The fine points of liturgical matters are important as well, and they should be arranged correctly and with an element of continuity and coherence, at least in part, to foster the aims of the past paragraph. But when these particular fine points haven’t been attended to properly, I’m not sure they’ve been as important as some of the other debacles of the post-V2 experience such as the raw displays of force, constant change and basic “baiting the faithful” to get a rise out of them. All of these things were done after Vatican II and some of them are still being done in attempts to get the people to “grow up” or to support popular causes or some such very passe temporal or political motivation.

    I particularly find the “hymn of the month” thing obnoxious. How many of you have noticed that hymns don’t seem to have the right lyrics and moreover, that lyrics change over time? Even old Protestant hymns that we’ve basically abducted have warped lyrics now. Strange. I expect this keeps copyrights current so that the “liturgical” music companies can make money. And it’s just one more method of “baiting the faithful” to keep them off their stride. Despicable.

  10. Centristian says:

    uptoncp:

    “The trouble with ‘temporarily bewildering’ your congregation is that they may not come back to be un-bewildered again. It therefore becomes permanent bewilderment, i.e. alienation.”

    I doubt it. I think you’d only be alienating those people who are permanently malcontent to the Left, as it were, and those who have been looking for an excuse to bolt in any case.

    Let’s consider, though, not the “wymyn”, not the armchair liturgists, not the “activists”, but the average Catholic in the pews. I have a very cynical suspicion that many Sunday worshippers would not even realize the difference and that few would care in any case. It seems to me–and I could be way off, here–but it seems to me that not many Catholics in the pews are very concerned at all about what the priest is doing and saying at the altar, the way we followers of this blog are.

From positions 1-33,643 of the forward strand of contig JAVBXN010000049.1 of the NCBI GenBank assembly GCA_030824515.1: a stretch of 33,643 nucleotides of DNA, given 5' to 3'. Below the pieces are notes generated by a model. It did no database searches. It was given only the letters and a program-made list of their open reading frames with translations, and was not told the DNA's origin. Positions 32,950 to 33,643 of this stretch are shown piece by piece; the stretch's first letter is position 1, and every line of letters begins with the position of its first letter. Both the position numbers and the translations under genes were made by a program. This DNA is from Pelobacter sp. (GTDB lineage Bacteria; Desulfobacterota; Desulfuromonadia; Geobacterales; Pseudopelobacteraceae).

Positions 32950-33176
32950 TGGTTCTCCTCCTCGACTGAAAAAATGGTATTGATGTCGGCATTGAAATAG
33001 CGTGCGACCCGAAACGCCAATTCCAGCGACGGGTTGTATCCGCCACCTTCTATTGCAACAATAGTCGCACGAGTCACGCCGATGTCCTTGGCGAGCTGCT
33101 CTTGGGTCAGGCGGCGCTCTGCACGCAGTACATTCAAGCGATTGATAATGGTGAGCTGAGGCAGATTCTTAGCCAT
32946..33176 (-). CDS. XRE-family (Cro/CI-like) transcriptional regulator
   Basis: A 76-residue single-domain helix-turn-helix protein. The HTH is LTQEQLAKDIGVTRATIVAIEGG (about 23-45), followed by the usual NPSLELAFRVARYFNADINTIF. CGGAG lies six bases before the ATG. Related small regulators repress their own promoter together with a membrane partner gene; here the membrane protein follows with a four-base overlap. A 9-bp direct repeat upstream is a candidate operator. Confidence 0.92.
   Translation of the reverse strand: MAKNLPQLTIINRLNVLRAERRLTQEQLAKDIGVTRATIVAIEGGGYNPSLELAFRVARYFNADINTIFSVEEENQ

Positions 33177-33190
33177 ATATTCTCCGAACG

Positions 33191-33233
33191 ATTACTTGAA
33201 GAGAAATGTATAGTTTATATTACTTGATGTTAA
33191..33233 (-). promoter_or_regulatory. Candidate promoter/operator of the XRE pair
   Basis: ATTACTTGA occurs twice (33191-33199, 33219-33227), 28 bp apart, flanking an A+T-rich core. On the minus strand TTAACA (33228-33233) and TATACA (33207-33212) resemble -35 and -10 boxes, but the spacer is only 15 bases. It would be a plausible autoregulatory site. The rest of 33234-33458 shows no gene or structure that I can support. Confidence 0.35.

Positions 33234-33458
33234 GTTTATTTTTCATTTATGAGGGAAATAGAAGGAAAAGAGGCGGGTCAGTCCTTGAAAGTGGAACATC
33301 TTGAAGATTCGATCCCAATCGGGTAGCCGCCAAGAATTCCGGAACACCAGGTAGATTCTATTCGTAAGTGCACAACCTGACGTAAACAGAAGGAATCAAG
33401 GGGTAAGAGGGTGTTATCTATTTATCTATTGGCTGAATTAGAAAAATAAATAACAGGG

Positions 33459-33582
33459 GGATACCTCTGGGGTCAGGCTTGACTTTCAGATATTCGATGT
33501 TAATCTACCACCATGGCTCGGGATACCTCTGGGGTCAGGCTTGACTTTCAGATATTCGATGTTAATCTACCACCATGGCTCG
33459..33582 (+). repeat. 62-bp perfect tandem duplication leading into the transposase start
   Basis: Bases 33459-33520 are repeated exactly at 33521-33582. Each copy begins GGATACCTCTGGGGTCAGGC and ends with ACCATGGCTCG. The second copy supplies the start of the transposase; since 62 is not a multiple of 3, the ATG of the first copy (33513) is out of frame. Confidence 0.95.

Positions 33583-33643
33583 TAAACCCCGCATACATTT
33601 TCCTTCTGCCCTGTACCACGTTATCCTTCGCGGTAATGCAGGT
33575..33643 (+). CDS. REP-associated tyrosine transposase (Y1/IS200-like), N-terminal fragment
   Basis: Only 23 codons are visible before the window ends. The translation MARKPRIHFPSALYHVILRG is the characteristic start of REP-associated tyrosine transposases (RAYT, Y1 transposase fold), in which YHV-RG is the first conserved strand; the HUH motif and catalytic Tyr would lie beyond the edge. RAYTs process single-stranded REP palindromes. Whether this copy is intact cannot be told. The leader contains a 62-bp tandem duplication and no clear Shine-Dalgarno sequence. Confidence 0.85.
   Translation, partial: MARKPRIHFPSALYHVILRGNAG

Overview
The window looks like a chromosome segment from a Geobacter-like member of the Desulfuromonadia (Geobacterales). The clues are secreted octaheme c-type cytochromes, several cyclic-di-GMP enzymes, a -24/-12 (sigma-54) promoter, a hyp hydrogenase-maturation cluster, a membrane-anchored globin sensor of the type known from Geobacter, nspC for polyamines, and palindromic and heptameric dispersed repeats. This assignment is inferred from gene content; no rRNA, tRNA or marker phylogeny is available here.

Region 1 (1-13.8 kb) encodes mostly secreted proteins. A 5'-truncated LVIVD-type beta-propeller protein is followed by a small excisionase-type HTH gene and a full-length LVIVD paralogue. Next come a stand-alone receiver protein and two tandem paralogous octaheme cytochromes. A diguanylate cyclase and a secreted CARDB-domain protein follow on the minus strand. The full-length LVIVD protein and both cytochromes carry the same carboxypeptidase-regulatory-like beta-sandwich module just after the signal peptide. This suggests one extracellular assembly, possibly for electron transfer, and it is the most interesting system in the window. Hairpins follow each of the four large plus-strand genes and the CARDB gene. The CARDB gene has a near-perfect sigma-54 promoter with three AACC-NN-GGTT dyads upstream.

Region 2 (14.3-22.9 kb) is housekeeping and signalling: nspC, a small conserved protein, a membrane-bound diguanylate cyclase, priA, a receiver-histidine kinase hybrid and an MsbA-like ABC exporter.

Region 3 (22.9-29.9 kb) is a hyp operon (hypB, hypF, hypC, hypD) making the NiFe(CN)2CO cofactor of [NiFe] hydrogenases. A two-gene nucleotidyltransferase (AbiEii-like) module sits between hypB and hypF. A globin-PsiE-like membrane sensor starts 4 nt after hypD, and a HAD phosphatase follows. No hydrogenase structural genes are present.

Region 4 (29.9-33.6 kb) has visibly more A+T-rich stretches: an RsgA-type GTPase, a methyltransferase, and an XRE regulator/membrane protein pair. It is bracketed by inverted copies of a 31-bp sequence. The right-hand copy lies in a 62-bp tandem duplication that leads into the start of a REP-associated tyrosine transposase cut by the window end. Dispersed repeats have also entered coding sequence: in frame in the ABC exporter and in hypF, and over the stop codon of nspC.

If a parish priest were to address his congregation this Sunday and explain to them that when, say, Advent begins, he’s going to begin celebrating the Eucharistic Prayer (he’d have to explain to them what the Eucharistic Prayer is) at the original altar instead of at the table altar, told them why, and reiterated this objective in his sermon each week between now and then, his congregation would be as prepared as they need to be for the “big move” back to the big altar.

    There would be a number of parishioners who will not have been paying attention to Father’s sermons week-after-week who would still be caught off guard but as inattentive as such parishioners are and have always been, they would hardly be the types to raise a stink about anything. Church is church: get us out of here in 45 minutes and you can face any direction you like, Father.

    That’s actually not a bad tactic: make a deal with the congregation. “Folks, if you go along with me on this and just give it a shot, I’ll promise to give three minute homilies every Sunday for a year.” Not that a priest would actually need to make a deal, though. Again, I just don’t think many worshippers would object very strenuously to begin with due to the general apathy of Catholics in the pews at this point.

    That apathy, in any case, is something that we would want to shake people out of, isn’t it? A “reform of the reform” that happens rather more quickly and suddenly than everyone imagines it should would likely have that effect to a certain degree. Many Catholics would, I think, find such reforms intriguing. Few, I think, would find them alienating.

    If the Church waits for everyone to be ready before imposing the reform, it will wait an eternity. In fact, I believe that by their apathy, Catholics are, in fact, ready now. If changes should be made, why not make them now, when nobody cares.